Chinese recycling policy to cost SA $8.8 million per year
May 7, 2018
A market analysis report commissioned by the Local Government Association of South Australia has concluded that the impact of China’s National Sword policy on SA’s recycling sector could be as high as $8.8 million per year, with the likelihood that most of these increased costs will be passed on to SA councils and their ratepayers.
This figure is based on a $63 per tonne increase in the cost of processing recycled materials, with South Australian councils collecting 140,000 tonnes of kerbside comingled recyclables each year.
LGA President said this new market analysis report highlighted the severity of the issue, and the need for State Government intervention.
“The primary concern of the local government sector is to ensure the ongoing sustainability of the recycling industry in South Australia – and preserve the community’s trust and faith in the recycling process – through this time of transition,” Mayor Rosenberg said.
“In the medium to long term, we need strong action from the State Government to support a local reprocessing and remanufacturing industry being established here in South Australia that will ensure the long-term viability of the system.”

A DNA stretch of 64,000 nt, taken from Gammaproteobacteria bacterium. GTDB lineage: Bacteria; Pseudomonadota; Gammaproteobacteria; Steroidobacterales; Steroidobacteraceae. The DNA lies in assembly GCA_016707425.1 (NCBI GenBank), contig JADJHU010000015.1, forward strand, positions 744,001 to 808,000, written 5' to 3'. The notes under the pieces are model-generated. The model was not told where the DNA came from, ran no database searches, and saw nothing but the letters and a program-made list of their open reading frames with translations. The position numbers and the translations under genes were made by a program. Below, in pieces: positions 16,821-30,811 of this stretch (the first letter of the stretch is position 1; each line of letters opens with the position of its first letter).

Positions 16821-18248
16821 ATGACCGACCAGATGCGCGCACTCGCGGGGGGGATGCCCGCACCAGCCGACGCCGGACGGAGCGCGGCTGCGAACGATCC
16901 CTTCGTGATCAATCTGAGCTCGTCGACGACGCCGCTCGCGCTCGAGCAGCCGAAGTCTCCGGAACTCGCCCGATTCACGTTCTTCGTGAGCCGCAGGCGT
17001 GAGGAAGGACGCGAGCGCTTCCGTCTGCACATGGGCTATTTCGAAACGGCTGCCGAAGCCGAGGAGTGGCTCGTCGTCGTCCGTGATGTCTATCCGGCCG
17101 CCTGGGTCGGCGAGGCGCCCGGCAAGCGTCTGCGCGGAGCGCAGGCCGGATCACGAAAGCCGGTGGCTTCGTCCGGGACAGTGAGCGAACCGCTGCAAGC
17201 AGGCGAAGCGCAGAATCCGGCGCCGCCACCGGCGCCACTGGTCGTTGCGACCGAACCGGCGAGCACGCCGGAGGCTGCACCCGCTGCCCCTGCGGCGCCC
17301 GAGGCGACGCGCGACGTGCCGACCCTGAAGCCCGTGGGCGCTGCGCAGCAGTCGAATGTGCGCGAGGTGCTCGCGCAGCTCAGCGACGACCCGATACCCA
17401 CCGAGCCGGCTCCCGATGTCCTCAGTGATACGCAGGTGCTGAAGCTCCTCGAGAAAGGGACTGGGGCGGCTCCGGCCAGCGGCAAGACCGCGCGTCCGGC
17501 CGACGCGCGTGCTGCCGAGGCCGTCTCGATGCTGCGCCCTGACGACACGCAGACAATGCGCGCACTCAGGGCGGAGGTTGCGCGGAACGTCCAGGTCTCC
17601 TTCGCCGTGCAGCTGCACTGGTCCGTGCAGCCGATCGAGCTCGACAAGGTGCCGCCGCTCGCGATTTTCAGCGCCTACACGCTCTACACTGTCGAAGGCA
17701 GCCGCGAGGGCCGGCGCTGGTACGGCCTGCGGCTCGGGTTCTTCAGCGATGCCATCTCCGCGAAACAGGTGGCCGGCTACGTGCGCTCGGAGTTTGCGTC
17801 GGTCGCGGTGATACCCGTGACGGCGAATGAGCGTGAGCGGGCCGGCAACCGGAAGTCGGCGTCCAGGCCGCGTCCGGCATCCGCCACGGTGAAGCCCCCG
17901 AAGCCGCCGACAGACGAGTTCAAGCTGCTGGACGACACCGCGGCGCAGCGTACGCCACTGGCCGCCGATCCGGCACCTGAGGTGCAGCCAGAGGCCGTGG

“In the meantime, the best way to equitably assist councils to continue providing cost-effective waste management services to their communities is through a freeze on any further increases to the Solid Waste Levy.”
“This levy is scheduled to increase from $87 per tonne to $100 in metro areas on 1 July, and the Government should not be imposing increased levy rates on councils at a time when they are already facing increased costs due to market forces beyond their control.”
A freeze to the Solid Waste Levy would save South Australian councils and their ratepayers $4.5 million in 2018-19.
Mayor Rosenberg said councils and other members of the waste management sector who have been disadvantaged by China’s National Sword policy should also have the opportunity to apply for funding from the Green Industry Fund to help manage increased costs.
“There is currently around $100 million sitting in this fund, and similar to the approach taken interstate, grant funding should be provided to councils and other members of the waste sector following submission of a business case that demonstrates the support required to maintain positive recycling outcomes,” Mayor Rosenberg said.
“Our market analysis report shows that for councils transporting recyclables more than 360km it is cheaper to send this material to landfill than process it; so to protect recycling in these areas special consideration needs to be given to regional councils seeking funding support.”